Answers Don’t Change The World, Questions Do.
I ran across the headline while researching a client project.
I don’t know who said it, but it immediately hit home because I’ve always believed that good questions are powerful tools in business and in life. They give us direction, challenge us to think differently, and help us get back on track when we we get distracted.
It was a fun challenge to write a blog post about questions that you can use to help with marketing, business strategy, motivation and more.
I’ve divided the questions into a few categories:
- Marketing — questions to help with marketing challenges
- Business strategy — questions that help as you build your business or seek new markets
- Goal setting — questions that will help you accomplish your dreams
- Morning Inspiration — questions to start your day the right way
This is just the start. I plan to add to this list, so please suggest questions you think I should add.
Every marketing plan has to address how a company will position itself in the market. There are lots options, but I prefer the KISS approach.
- Who are you?
- Why should I care?
- Why should I believe you?
The questions are straightforward yet answering them can be quite hard.
You can find a lot more about these questions in Velocity Partners’ ebook, “Holy Trinity of Technology Marketing.”
Net Promoter Score
The Net Promoter Score measures customer loyalty with a single question. Thanks to tons of research, there is much that your company can learn from asking:
- How likely are you to recommend us to a friend or colleague?
I like the NPS because it focuses on customer loyalty as opposed to customer satisfaction. Research shows that even satisfied customers are likely to leave you for a competitor.
The right questions are important when brainstorming new marketing initiatives or kicking off discovery with a new client.
I found these questions in Simply Better — Winning and Keeping Customer By Delivering What Matters Most by Patrick Barwise and Seán Meehan. They got them from Stephen King at J. Walter Thompson.
I like these questions because the address everything from an assessment of current conditions to how you plan to measure success going forward. These five questions could easily fill a full day of conversation.
Here’s one of our favorites at Amy Atkinson Communications.
The “Hedgehog Concept” was made famous by Jim Collins in his bestseller Good to Great. It helps you identify the most important core competency for your company by answering three questions:
- What are you deeply passionate about?
- What can you be best in the world at?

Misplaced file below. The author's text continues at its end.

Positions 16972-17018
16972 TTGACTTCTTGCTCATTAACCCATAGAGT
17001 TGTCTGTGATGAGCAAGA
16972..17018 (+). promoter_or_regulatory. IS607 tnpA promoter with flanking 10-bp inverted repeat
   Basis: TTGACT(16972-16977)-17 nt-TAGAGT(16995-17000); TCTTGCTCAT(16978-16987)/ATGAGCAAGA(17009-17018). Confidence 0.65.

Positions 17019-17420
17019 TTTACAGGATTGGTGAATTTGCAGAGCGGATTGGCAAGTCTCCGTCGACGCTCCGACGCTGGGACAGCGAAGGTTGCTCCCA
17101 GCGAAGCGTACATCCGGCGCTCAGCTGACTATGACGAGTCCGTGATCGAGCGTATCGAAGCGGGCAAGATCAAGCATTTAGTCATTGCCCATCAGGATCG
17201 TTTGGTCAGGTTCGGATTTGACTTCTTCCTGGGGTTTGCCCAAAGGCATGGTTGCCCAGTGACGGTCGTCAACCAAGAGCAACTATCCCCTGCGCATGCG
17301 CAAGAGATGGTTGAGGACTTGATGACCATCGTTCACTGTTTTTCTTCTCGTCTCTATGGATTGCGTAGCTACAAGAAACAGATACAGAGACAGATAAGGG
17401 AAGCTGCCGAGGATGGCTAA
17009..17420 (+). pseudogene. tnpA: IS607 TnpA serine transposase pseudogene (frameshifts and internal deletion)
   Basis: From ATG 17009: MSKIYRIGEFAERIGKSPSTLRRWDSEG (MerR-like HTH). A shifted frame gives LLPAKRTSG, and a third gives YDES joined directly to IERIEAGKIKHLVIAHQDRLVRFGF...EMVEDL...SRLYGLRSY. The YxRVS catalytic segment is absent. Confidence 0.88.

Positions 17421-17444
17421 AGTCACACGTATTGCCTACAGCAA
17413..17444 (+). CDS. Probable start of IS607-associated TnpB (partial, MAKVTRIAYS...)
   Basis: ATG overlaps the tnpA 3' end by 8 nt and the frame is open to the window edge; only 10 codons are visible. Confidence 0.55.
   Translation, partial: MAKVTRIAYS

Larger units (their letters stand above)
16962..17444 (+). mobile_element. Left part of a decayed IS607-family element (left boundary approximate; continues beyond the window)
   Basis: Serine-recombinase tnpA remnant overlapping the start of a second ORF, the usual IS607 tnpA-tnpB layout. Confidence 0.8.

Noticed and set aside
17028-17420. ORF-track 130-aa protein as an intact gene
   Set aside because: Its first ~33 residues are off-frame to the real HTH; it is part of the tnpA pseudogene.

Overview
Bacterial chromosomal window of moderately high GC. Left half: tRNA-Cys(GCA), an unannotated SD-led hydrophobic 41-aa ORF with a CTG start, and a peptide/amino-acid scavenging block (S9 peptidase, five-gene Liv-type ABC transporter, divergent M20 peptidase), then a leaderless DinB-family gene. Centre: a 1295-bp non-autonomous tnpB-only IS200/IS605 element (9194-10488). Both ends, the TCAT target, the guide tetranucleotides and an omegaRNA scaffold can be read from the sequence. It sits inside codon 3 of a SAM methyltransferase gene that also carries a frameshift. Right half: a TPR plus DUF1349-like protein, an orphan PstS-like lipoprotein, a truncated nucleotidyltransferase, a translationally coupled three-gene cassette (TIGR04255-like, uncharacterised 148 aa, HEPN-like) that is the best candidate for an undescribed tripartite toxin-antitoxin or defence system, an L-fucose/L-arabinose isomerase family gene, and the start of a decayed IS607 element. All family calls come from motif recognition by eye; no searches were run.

- What drives your economic engine?
The answers will lead to a powerful focus for your business and your marketing.
Business Model Canvas
The Business Model Canvas is a framework for planning a new business and explaining your existing business clearly to others. The model includes nine parts, each of which has a series of questions to explore.
- Customer Segments — For whom are we creating value? Who are our most important customers?
- Value Propositions — What value do we deliver to the customer? Which one of our customer’s problems are we helping to solve? Which customer needs are we satisfying? What bundles of products and services are we offering to each Customer Segment?
- Channels — Through which Channels do our Customer Segments want to be reached? How are we reaching them now? How are our Channels integrated? Which ones work best? Which ones are most cost-efficient? How are we integrating them with customer routines?
- Customer Relationships — What type of relationship does each of our Customer Segments expect us to establish and maintain with them? Which ones have we established? How costly are they? How are they integrated with the rest of our business model?
- Revenue Streams — For what value are our customers really willing to pay? For what do they currently pay? How are they currently paying? How would they prefer to pay? How much does each Revenue Stream contribute to overall revenues?
- Key Resources — What Key Resources do our Value Propositions require? Our Distribution Channels? Customer Relationships? Revenue Streams?
- Key Activities — What Key Activities do our Value Propositions require? Our Distribution Channels? Customer Relationships? Revenue Streams?
- Key Partnerships — Who are our Key Partners? Who are our key suppliers? Which Key Resources are we acquiring from partners? Which Key Activities do partners perform?
- Cost Structure — What are the most important costs inherent in our business model? Which Key Resources are most expensive? Which Key Activities are most expensive?
If you are more interested in more detail, I highly recommend Business Model Generation by Alexander Osterwalder and Yves Pigneur. There are also a number of templates that your can find online to help you build your Business Canvas.
Gartner’s Magic Quadrant
Technology consultant Gartner uses its Magic Quadrant to categorize vendors in certain industries. The tool is based on tool questions: